Black Sea Bass Encounter

Students collect, analyze, and discuss data on local fish population

This activity is an adaptation of “Shark Encounter” from the Lawrence Hall of Science: MARE 2002 curriculum. Adapted by: Kristin Hunter-Thomson

Download the pdf of this lesson

Topic:

Students simulate field research by working in small teams to collect, analyze, and discuss data on local populations of Black Sea Bass.

Audience:

Elementary, Middle, and High School

Length:

Two 40-minute class periods

NJ State Standards:

  • 5.3.2.C.3 – Humans can change natural habitats in ways that can be helpful or harmful for the plants and animals that live there.
  • 5.3.6.C.1 – Various human activities have changed the capacity of the environment to support some life forms.
  • 5.3.8.E.1 – Individual organisms with certain traits are more likely than others to survive and have offspring in particular environments.
  • 5.3.12.C.2 – Stability in an ecosystem can be disrupted by natural or human interactions.

Key Concept:

    Fish population fluctuate over time and the actions of human can influence the fluctuations in positive and negative ways.

Introduction:

This activity is intended to help students understand how fisheries scientists collect and analyze data about the local fish populations. Through a simulate field seasons, students are exposed to what fish science in the field looks like. Also, students must analyze their data and compare it with the 40 years of actual Black Sea Bass data. The activity is meant to model the work of fisheries scientists and enable students to see natural fluctuations and the effects of humans on wild populations.

Background:

Black Sea Bass are important fish species in both commercial and recreational fisheries in New Jersey; they range from Maine to Florida. The Atlantic and Mid-Atlantic Fishery Management Councils manage the fisheries. The population decreased from the early 1970s to the late 1990s, but currently is recovering to higher levels. Black Sea Bass provide a good example of fluctuations in a fish population and successful fisheries management.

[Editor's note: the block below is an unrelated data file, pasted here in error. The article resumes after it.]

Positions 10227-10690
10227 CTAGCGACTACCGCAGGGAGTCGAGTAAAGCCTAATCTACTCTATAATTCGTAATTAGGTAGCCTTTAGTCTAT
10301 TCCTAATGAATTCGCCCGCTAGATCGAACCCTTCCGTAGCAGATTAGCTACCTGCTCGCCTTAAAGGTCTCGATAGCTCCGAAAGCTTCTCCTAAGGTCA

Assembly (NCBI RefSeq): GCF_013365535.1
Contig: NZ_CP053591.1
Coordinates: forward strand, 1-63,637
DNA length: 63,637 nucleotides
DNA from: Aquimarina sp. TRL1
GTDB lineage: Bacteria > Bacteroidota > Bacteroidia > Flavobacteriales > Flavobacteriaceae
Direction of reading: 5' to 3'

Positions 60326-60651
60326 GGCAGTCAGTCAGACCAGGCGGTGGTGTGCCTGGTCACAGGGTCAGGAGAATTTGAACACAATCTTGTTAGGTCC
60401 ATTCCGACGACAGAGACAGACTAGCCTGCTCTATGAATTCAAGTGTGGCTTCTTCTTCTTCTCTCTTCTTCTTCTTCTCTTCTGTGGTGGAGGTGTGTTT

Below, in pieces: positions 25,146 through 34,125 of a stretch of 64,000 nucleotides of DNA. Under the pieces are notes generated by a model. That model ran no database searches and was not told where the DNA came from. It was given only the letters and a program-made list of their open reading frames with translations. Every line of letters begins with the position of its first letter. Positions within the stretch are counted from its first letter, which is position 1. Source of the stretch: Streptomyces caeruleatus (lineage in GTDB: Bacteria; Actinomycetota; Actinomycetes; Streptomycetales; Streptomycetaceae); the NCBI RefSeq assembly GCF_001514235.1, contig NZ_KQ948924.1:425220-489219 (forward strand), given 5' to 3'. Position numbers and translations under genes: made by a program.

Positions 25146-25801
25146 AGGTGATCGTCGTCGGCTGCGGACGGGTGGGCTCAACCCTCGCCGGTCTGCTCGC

Overview:

Overall:

The three goals for the activity are:

  • Estimate the current Black Sea Bass population in the Mid-Atlantic region.
  • Determine what sorts of changes (if any) are occurring in the Black Sea Bass population over time.
  • Decide what can be done to prevent damage to the Black Sea Bass population.

Session 1:

To prepare, create the Mid-Atlantic region on the floor of your classroom (Image of Mid-Atlantic region set-up with blue and green boundaries). There will be up to 100 quadrats laid out in the Mid-Atlantic region (black boxes in image). On the under side of the quadrats will be information about what happens in that space (see Resources below).

During the activity, students first are introduced to the activity goals and their challenge: given limited time and resources, how can they accurately estimate a Black Sea Bass population? Ask the students how a scientist migh accomplish these goals? After brainstorming ideas, students test their methods for data collection and afterwards classmates discuss why they place their confidence in one method over another.

Then present your students with a standardized method for sampling and estimating the population of an organism in the field. Students work in small research teams to randomly select study sites and conduct “fishing collection trips” to collect data. Once they have recorded their data they will work to analyze the raw data and convert it into a useable format. From the raw data students calculate the mean length of Black Sea Bass sampled, the sex ratio of the populations, estimates of the population density, and the percentage of males in different length bins within the population.